My mom’s sense of fairness—was pretty black and white in her thinking, not many shades of gray for her, which with my fragile and passionate heart, had trouble navigating until I was an adult. Mom broke her own barriers in education and workplace, an undergraduate biology major, then as a single mom of two, earning her master’s degree in industrial hygiene, and then embarking on a career in employee safety and later migrating to engineering—all male dominated fields, but she carved a successful career, traveling the country and sometimes bringing us with her when we were young, otherwise always home with dinner on the table by 6pm, and then later traveling the world for her job. At the same time, I’m pretty sure she voted republican and deferred in her later life to my brother about legal decisions (glossing over any opinions I may have shared). I was her emotional comfort, I guess, and my brother, being “the man” while at the same time emotionally distant with her, simply was more respected for all things real world. Perhaps internalized patriarchy, but all the same, Mom broke barriers just by breathing and living.
When she passed, I was broken for a month, and then I picked myself up and started running, out of the blue. (I’ve now completed two half marathons, and would have done a third if not for the pandemic.) Because somewhere in the back of my foggy drink-addled head after her passing, I could almost hear her pragmatic voice: well, get on with it already. You’ve got two kids to take care of and a job to do.
So I guess I kept on keeping on. Somehow RBG’s spirit and my mom’s spirit resonate similarly with me—the former bucking tradition and taking mini steps to change the world at large, the latter bucking tradition and taking mini steps that changed my very personal world. And now they’re both gone, and it’s left my heart breaking at the edges, the middle, and inside.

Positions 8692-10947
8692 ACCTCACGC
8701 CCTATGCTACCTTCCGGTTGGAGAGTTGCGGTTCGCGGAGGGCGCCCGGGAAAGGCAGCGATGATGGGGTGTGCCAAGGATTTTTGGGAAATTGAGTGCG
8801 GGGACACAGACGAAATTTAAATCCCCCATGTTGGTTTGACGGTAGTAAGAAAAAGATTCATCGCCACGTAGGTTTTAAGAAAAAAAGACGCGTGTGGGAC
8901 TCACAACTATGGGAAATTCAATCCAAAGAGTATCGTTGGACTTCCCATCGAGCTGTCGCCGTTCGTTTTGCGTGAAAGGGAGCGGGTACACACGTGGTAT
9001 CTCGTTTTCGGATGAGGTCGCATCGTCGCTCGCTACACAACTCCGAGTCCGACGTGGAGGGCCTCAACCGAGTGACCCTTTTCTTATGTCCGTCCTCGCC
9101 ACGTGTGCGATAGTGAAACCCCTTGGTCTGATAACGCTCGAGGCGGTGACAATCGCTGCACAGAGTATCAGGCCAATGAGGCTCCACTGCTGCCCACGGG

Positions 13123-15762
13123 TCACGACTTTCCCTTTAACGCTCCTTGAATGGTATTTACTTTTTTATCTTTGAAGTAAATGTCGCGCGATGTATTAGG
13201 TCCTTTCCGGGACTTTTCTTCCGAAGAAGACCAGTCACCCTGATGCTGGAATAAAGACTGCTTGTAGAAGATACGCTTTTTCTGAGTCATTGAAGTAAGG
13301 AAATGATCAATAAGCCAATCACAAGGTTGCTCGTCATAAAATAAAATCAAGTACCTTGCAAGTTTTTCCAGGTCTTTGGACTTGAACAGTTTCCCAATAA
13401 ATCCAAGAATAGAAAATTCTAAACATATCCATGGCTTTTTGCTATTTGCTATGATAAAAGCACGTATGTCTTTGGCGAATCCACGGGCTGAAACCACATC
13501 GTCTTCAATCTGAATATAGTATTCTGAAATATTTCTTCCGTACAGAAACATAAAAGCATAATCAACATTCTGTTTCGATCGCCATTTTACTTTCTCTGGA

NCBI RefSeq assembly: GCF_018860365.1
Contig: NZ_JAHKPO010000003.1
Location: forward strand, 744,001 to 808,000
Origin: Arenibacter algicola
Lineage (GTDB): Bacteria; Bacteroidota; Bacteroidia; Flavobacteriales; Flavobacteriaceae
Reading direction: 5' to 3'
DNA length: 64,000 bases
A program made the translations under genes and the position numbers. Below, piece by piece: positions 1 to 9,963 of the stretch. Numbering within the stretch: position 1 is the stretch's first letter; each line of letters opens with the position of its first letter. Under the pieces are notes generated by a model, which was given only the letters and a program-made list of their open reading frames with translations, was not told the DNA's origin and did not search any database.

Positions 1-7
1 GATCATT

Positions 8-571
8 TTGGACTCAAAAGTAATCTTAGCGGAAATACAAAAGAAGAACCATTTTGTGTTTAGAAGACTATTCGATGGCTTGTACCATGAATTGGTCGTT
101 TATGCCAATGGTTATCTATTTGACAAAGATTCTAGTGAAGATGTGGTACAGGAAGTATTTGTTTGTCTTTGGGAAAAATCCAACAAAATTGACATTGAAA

I vacillate between overwhelmed with depression and at the same time, rage against the world that would leave me (and women) behind and out of the rooms where decisions are being made. I can’t stand the unfairness—something my mom instilled in me and one that RBG challenged and defeated time and again—unfairness on the basis of sex, gender, race.
And I remember that we are not alone, even if we feel like it. My daughters can’t imagine a world where a teacher would be fired for being pregnant. Yet that was “the norm” when RBG was a young lady, and would also have been just passing by when my mom embarked on her college career. I will not forget and I will keep fighting as long as there is air in my lungs to breathe. Even when I feel beyond tired and want to cry. We can do this, if only in our hearts, then our minds, then our words, then our actions:
p.s. Rage donating to campaigns to support flipping seats Blue via Actblue. Specifically donating to:
Amy McGrath, KY (polls are all over the place, but would dream a dream if she could win)
Mark Kelly, AZ (he can sit right away if he’s elected, because it’s a special election)
Sara Gideon, ME
Jaime Harrison, SC
Pat Timmons-Goodson, NC (Obama judge appointee that the Senate blocked, now carries a lead for US Congressional Rep)
Apparently, I’m not alone in doing this—record breaking donations poured in last Friday night. Thank goodness.
p.p.s. women's rights are human rights and human rights are women's rights